Incidentally, the diagnosis of deterioration at the step 108 may alternatively proceed as follows. The catalyst temperature Tcat0 serving as representative point of a reference rising characteristic (e.g., rising characteristic in the exhaust purification rate of a new catalyst) and the exhaust gas purification rate C at such temperature are settled. The purification rate C is compared with the exhaust gas purification rate C' of the catalyst monitored at Tcat0. It is decided that the early-activation catalyst 8A is deteriorated when the rate C' is lower by the predetermined value or more than the rate C or when the gradient θ' of the rising characteristic monitored becomes lower by a predetermined value or more than that θ of the reference rising characteristic.
The respective diagnosed results corresponding the deterioration modes A and B are stored in different distinguishable codes. Besides, a reference purification rate characteristic to temperature of a new catalyst as shown in FIG. 3 is stored in the control unit 12 and this enables the comparison with a monitored value of purification rate.
By using the responsibility of the post-catalytic sensor's signal Gf, unburned hydrocarbon concentration (HC concentration) of the exhaust gas from the catalyst or the like, the exhaust gas purification rate characteristic may be evaluated from the relation between this and the catalyst temperature, in place of the correlation coefficient between the pre-catalytic and the post-catalytic sensors' signals.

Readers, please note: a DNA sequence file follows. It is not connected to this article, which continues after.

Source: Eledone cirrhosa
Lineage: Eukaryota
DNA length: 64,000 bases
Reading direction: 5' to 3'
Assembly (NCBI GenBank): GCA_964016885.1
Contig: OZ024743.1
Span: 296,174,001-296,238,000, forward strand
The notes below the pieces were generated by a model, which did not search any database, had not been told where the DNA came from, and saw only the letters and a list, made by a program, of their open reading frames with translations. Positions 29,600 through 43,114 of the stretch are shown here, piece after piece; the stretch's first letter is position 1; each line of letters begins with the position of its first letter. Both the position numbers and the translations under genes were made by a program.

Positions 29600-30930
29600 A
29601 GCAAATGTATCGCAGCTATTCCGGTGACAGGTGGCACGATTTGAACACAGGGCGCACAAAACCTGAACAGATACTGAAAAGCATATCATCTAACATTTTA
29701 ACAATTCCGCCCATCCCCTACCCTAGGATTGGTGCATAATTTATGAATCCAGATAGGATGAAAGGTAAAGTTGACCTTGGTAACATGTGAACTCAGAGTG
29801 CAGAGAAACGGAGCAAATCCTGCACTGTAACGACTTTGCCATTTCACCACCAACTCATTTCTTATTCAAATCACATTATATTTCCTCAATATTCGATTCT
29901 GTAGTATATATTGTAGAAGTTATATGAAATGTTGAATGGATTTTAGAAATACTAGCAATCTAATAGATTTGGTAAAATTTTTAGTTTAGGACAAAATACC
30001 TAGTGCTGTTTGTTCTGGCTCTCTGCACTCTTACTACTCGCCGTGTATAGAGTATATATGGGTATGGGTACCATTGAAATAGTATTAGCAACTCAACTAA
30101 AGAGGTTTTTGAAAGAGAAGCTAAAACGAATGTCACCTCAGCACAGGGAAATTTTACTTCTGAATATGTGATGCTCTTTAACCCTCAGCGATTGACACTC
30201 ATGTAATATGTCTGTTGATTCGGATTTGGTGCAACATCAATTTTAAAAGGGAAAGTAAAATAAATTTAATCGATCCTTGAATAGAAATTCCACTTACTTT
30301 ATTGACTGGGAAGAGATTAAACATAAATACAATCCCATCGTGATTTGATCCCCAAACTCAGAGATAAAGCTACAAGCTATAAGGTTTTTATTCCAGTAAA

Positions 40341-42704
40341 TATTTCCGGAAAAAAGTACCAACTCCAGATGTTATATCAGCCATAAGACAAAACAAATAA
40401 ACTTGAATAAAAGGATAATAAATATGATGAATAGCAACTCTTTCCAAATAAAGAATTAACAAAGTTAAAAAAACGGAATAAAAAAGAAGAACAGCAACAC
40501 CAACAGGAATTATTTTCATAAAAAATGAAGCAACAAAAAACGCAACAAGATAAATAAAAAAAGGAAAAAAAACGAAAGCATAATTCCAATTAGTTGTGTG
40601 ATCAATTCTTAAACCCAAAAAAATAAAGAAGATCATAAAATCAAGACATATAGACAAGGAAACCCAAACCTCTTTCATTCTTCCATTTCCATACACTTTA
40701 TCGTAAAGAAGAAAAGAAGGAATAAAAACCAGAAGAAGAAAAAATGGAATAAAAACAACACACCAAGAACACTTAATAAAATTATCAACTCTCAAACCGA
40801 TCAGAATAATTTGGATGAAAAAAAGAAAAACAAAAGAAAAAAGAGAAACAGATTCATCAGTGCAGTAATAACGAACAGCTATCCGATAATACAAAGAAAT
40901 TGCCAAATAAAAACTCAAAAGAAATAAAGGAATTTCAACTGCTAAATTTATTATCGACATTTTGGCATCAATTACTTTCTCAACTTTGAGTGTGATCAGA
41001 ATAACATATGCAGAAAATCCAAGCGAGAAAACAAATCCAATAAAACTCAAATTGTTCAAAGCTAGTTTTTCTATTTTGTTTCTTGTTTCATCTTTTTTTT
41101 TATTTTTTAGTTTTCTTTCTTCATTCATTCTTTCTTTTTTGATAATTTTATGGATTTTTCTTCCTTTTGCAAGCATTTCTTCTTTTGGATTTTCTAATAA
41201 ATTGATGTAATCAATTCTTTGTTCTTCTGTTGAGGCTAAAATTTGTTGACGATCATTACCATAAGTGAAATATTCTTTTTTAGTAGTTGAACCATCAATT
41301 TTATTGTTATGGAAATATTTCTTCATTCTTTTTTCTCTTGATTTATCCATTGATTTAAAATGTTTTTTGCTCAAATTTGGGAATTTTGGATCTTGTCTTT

The above explanation has been made mainly towards the auxiliary catalytic converter 8. However, the diagnosis for catalytic converter due to the rising characteristic exhaust gas purification rate may be applicable to the main catalytic converter 9 with using exhaust gas sensors (not shown) disposed upstream and down-stream sides thereof. The same effects can be obtained.
This embodiment has the following meritorious advantages.
(1) The deterioration degree of the early-activation function of the early-activation catalyst 8A can be accurately diagnosed, thereby enabling a catalyst diagnosis adapted to the exhaust gas purifier that can cope with the future stringent exhaust gas regulations (e.g., North American exhaust gas regulations ULEV).